Escape on a Scooter

by Jim Thompson | Last Updated: January 11, 2021

When many of us think of a scooter, we imagine young tourists cruising down narrow, cobblestone roads in Europe, buzzing around from shop to shop. But, scooters can be a fun ride for a lot of us.

If you’ve decided to get a two-wheeler, it’s important to know the difference between motorcycles and scooters. While the two are very similar, there are some significant differences.


There are a myriad of different scooter styles, enough to satisfy the needs and wants of almost any consumer. When shopping for your new scooter, you may be surprised by what is available.

First is how they are powered. There are gasoline and electric choices. Both work well if you choose the model best suited for your needs.

Electric scooters are relatively new by comparison, but they’ve been improving to the point that they often rival the gas powered models. Electric motors are quieter and cheaper to operate. They also have a lower negative impact on the environment.

Gasoline engines will typically be faster than electric. Gas powered scooters are usually more durable as well. Since they are a little heavier and can travel at higher speeds, they are usually a little better built.

The differences don’t stop there, though. You can get a basic, stripped down version, or a loaded touring bike complete with storage space, more comfortable seating, and room for a passenger. There are the classic, two-wheeled scooters, and three-wheeled models. You can even get some that are fully enclosed with a windshield and a roof!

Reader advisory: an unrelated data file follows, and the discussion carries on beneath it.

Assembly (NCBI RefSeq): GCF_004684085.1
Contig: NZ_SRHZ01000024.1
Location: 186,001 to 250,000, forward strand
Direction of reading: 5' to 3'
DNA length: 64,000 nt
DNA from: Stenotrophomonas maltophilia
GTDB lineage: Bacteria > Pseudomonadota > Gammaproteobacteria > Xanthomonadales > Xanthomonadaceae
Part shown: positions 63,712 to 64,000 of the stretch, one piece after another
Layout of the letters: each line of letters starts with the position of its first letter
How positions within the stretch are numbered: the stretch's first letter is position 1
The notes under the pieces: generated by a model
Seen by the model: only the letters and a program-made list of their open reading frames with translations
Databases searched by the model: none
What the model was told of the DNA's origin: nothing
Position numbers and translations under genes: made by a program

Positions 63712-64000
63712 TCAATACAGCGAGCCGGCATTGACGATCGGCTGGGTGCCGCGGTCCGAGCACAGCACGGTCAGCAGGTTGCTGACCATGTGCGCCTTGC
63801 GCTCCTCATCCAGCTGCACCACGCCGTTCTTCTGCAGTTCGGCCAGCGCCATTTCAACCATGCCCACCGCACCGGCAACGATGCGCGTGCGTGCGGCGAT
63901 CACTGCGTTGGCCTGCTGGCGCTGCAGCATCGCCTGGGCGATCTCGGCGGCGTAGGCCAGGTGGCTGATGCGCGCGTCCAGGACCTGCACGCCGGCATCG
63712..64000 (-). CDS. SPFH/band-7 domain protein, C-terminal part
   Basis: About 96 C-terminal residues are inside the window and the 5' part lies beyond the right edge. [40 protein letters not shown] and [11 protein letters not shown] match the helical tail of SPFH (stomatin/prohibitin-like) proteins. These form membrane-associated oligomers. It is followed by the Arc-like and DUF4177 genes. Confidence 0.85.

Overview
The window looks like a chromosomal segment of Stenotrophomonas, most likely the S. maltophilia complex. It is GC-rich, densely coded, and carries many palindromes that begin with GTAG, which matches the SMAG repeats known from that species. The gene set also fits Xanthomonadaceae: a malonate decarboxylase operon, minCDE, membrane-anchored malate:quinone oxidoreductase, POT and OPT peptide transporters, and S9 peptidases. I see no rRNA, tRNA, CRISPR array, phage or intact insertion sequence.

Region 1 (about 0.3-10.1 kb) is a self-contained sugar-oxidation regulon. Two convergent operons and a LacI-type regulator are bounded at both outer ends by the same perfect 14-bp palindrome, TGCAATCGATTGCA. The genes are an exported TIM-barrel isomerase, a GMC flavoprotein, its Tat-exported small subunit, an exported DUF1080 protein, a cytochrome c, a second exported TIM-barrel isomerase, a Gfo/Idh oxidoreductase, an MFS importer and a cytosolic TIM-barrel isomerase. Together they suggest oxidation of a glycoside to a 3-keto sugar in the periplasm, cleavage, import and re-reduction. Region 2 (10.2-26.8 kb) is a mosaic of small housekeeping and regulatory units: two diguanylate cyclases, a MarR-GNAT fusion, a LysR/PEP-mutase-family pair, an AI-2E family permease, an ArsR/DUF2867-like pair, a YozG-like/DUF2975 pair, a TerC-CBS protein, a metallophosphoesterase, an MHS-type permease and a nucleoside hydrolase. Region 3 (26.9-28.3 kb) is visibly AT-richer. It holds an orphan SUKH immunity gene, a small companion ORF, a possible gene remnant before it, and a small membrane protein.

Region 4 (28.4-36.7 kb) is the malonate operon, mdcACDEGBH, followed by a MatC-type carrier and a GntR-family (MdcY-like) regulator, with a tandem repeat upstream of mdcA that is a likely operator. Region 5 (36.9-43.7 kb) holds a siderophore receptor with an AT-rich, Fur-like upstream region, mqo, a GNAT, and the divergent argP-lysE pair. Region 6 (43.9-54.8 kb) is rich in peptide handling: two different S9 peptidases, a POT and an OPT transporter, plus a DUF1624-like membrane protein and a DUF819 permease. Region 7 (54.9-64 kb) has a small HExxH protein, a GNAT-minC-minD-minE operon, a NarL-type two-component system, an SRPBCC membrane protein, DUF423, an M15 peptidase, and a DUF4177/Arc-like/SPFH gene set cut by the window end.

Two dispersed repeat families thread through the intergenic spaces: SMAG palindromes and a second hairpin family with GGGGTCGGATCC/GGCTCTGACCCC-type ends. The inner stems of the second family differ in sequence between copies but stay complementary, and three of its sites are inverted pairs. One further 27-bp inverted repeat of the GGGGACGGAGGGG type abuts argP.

Even the high-end, touring style scooters are generally cheaper than the average motorcycle. With their smaller engines and electric options, they are cheaper to operate as well.

You may be able to forego some of the safety equipment required for motorcycle operation. You probably won’t need leather clothing or boots traveling at lower speeds, and while it is still recommended, not all states require the use of a helmet when riding a scooter.

All states do require scooter insurance, but since they are usually ridden far fewer miles and in less risky situations, the cost is usually quite low. Be sure to check your state’s insurance requirements when buying a new scooter.


Determining how practical a scooter will depend on how you plan to use it. If you want to ride fast, or even on the highway, a motorcycle may be a better choice. Some states ban the use of scooters on the highway.

If speed is not a factor, there are some advantages.

Economical – Scooters get great gas mileage; better than most cars and even some motorcycles.
Easy – Most scooters have automatic transmissions, making the much easier to ride than a bike with a clutch and a shifter.
Environment – Smaller size makes scooters very maneuverable and easy to park, even in the tightest spaces.


Scooters are generally very safe vehicles due to their lower speeds and ease of operation. However, due to their small size, they are often “lost in the crowd”, so to speak. Use extreme caution changing lanes, turning corners, navigating parking lots, and try to avoid other motorist’s blind spots.

Scooters can be a very economical means of transportation and a lot of fun to ride! Check them out and find a scooter that’s right for you.